Power Consumption

The power consumption of Intel's SSD 320 is pretty good. Idle power is a little higher than the X25-M G2 but both of our load tests show lower power usage than Intel's 2nd generation drive. 

Idle Power - Idle at Desktop

Load Power - 128KB Sequential Write

Load Power - 4KB Random Write, QD=32

TRIM Performance Final Words
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  • bji - Tuesday, March 29, 2011 - link

    I think that garbage collection refers to a process of deferring block erases to a later time to be done when the drive is otherwise idle. I.e., if you need to rewrite a block you don't re-write it in place, you write it to a block from the spare area that is already cleared thus saving yourself the time of having to erase the old block before rewriting it. You still mark the old block as needing to be cleared and put into the spare area (to replace the block that was taken out of the spare area during this process), and you do that later during 'garbage collection'.

    There may also be some aspects to which individual blocks from an erase region (my understanding of the terminology is a bit off but I am pretty sure that flash memory can write to smaller regions than it can erase) are moved around during 'garbage collection' to consolidate them into single blocks; this takes blocks that are interspersed with dead area and collapses them down to a smaller fully populated region, then takes all of the now-free blocks and then erases them and puts them in the spare area.

    Having TRIM makes both of these processes more efficient because it tells the drive that it can just mark blocks as ready-for-erase-and-put-into-the-spare-area immediately rather than having to be tracked and managed, and also increases the overall spare area available which means that more already-erased blocks are ready to be used for writes. Having to erase a block before writing it is the performance killer of SSDs and TRIM, along with intelligent algorithms listed above, in addition to things I haven't even thought of most likely, are what allow SSDs to get around the erase block performance penalty and to have such killer performance.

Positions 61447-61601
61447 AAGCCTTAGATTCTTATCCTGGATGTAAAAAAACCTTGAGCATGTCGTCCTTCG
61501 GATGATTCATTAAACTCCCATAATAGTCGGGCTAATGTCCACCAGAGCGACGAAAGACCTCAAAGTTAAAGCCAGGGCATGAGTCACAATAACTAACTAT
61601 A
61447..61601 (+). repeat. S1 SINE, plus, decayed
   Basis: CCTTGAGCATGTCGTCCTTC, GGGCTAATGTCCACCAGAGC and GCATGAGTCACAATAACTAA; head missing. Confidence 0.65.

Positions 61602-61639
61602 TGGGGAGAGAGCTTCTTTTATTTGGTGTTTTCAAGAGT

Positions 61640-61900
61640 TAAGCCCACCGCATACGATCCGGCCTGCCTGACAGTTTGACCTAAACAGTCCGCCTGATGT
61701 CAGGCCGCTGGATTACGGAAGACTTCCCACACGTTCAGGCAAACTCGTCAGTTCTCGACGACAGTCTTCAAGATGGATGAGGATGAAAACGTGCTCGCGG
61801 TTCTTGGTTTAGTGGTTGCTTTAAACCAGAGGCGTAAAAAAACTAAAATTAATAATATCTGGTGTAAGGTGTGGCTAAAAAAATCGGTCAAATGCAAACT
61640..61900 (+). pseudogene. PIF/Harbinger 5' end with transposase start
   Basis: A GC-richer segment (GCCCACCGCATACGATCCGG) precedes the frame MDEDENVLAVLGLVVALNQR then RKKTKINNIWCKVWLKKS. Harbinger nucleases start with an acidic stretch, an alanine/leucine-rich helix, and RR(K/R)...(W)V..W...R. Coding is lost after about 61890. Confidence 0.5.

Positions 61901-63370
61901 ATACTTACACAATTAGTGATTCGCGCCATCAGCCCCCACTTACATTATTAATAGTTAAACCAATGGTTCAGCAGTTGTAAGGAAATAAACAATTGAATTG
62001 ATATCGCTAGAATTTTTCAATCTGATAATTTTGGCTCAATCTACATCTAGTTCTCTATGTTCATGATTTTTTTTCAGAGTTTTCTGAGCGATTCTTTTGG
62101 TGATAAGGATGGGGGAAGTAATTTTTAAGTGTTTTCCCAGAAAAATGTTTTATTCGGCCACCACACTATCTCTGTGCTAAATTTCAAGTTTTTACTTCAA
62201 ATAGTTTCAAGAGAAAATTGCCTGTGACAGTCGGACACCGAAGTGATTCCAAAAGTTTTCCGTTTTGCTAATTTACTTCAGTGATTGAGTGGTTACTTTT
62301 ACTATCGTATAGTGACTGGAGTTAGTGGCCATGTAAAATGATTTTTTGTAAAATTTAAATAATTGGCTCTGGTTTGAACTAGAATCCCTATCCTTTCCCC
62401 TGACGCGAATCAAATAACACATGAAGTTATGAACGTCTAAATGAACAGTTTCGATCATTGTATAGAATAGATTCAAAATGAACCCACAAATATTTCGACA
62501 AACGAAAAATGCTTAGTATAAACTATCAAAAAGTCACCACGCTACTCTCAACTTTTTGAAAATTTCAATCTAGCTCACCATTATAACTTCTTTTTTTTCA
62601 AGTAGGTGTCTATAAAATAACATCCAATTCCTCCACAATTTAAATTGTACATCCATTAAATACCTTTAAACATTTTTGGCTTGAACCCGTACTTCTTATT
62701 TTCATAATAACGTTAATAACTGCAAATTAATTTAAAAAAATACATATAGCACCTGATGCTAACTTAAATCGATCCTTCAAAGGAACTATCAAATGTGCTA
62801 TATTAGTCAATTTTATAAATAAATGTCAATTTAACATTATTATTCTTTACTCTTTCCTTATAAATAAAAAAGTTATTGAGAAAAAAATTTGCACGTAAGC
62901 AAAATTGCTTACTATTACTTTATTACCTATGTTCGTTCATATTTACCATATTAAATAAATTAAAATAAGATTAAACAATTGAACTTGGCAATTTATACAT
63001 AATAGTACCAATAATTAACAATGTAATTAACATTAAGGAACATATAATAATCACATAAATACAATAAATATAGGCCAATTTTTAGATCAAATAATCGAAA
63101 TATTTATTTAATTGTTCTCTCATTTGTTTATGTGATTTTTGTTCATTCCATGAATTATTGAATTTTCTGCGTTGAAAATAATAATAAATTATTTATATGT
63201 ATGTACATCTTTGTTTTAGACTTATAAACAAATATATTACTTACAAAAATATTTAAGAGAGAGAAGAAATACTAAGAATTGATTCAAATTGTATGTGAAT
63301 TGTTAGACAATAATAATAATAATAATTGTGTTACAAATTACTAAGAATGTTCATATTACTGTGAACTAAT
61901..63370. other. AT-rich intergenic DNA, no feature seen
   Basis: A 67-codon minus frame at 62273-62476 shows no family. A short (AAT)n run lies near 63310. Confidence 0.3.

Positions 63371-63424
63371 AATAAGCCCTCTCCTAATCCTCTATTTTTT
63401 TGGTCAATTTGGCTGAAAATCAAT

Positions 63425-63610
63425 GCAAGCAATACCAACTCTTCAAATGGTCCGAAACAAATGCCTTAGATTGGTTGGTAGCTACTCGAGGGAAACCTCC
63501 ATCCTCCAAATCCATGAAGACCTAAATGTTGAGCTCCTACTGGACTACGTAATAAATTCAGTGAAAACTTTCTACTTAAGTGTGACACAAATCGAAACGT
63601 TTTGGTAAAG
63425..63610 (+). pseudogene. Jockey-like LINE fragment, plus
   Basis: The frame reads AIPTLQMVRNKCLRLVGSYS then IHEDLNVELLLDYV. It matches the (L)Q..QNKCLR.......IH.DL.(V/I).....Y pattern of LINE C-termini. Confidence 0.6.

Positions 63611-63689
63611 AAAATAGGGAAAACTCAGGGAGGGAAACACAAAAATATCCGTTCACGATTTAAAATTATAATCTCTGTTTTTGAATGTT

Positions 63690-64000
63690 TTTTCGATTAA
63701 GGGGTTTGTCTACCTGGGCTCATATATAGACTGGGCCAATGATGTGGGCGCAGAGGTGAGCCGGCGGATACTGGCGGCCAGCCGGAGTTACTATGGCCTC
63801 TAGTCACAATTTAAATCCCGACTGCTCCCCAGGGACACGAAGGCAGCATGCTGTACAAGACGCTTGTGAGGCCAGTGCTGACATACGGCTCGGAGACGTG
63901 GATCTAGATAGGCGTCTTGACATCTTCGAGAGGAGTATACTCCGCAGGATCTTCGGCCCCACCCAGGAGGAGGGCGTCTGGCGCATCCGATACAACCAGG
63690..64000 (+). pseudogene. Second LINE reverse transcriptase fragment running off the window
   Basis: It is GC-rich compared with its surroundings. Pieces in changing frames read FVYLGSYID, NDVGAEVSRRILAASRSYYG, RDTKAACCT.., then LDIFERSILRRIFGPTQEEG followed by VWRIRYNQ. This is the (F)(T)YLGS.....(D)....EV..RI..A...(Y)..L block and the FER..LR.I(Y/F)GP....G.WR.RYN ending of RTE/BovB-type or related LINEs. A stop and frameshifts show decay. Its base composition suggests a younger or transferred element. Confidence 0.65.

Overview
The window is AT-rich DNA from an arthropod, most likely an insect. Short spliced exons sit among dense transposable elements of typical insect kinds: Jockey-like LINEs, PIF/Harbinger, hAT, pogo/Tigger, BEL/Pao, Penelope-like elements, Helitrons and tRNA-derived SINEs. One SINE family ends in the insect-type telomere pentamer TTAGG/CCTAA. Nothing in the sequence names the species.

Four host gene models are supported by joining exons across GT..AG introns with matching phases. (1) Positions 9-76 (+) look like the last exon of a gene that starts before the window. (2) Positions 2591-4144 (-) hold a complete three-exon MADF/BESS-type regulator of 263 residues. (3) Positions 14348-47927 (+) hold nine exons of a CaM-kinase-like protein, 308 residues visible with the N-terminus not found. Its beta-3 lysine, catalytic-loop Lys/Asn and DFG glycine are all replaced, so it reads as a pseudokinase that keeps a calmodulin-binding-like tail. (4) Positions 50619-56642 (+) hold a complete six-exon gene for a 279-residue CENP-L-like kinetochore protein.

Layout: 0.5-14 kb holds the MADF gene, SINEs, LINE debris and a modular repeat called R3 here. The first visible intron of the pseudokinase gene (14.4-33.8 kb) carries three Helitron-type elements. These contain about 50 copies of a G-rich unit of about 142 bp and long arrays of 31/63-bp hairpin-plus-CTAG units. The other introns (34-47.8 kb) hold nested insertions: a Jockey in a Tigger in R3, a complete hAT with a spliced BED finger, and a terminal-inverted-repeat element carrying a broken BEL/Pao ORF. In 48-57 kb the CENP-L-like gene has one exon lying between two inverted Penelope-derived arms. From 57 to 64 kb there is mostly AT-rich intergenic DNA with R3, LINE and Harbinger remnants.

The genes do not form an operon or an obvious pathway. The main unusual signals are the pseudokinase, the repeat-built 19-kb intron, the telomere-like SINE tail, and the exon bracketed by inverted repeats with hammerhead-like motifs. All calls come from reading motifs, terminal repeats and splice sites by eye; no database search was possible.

Reply
  • randomlinh - Monday, March 28, 2011 - link

    I was excited to see this back when it was "announced." I was hoping we'd be closer to $1/GB for the mainstream performance around now, but looks like I've still got to wait.

    Hoping the 2011 round of controllers push intel to compete with pricing. I'm happy with the performance honestly, but need pricing.

    Or maybe this will drive the x25-Ms down in price and I'll just RAID-0 a pair of 80GB's...
    Reply
  • Ushio01 - Monday, March 28, 2011 - link

    So all we get from Marvel and Intel are there old controllers working as they should of from the beginning with only Sandforce actually innovating, pathetic. Reply
  • darckhart - Monday, March 28, 2011 - link

    "should have been" maybe. but we all know that's not how business works. sell it, revise it, sell it, revise it, ad nauseum. in any case, know this: they are getting comparable SF-12xx performance WITHOUT realtime compression and dedup which is mighty impressive in my book. Reply
  • darckhart - Monday, March 28, 2011 - link

    oh i forgot to mention they're doing this on 25nm. Reply
  • Vlad T. - Monday, March 28, 2011 - link

    Planned obsolescence or built-in obsolescence.

    http://en.wikipedia.org/wiki/Planned_obsolescence

    That is even more obvious considering how Intel trashes G2 with the same controller.
    Reply
  • thudo - Monday, March 28, 2011 - link

    My gawd how the mighty have fallen? Doesn't remotely hold its own against the mighty Vertex 3 (SATA3). 120Gb Vertex 3 as now showing up in Canada for ~$290 -- a frick'n steal considering my boot drives have always been ~100-150Gb+ (all you need) and the performance increase is so well worth it. Shame Intel.. shame.. Reply
  • davepermen - Monday, March 28, 2011 - link

    you know that intel has the 520 ssds, too? those are to fight vertex3.

    not that i would ever consider ocz an ssd worth buying anyways, but lets not discuss that. anand loves them after he hated them. i still can't (as even after anand has forgiven them, they continue the same crap they did before).

    so for a sata3 system, it's 520. for a sata2 system, the 320 is fine, actually nearly perfect.
    Reply
  • sean.crees - Tuesday, March 29, 2011 - link

    Say what you will of OCZ, at least they listen to their consumers, and attempt to make legitimate changes in their business practices to satisfy their existing customer base.

    Intel has it's advantages, but appeasing it's current customers are not one of them. Ask the numerous amounts of people that jumped on Intel's 1st gen SSD bandwagon to then be shunned from TRIM support forever, which would require nothing but a firmware upgrade. 2x 80gb for $500 each, and no TRIM support. These things have slowed to almost HDD performance.
    Reply
  • shatteredx - Monday, March 28, 2011 - link

    Performance is fine, but Intel isn't pricing these drives cheaply enough.

    Whatever happened to the prediction that 25nm drives would cost half as much as their 34nm siblings?
    Reply

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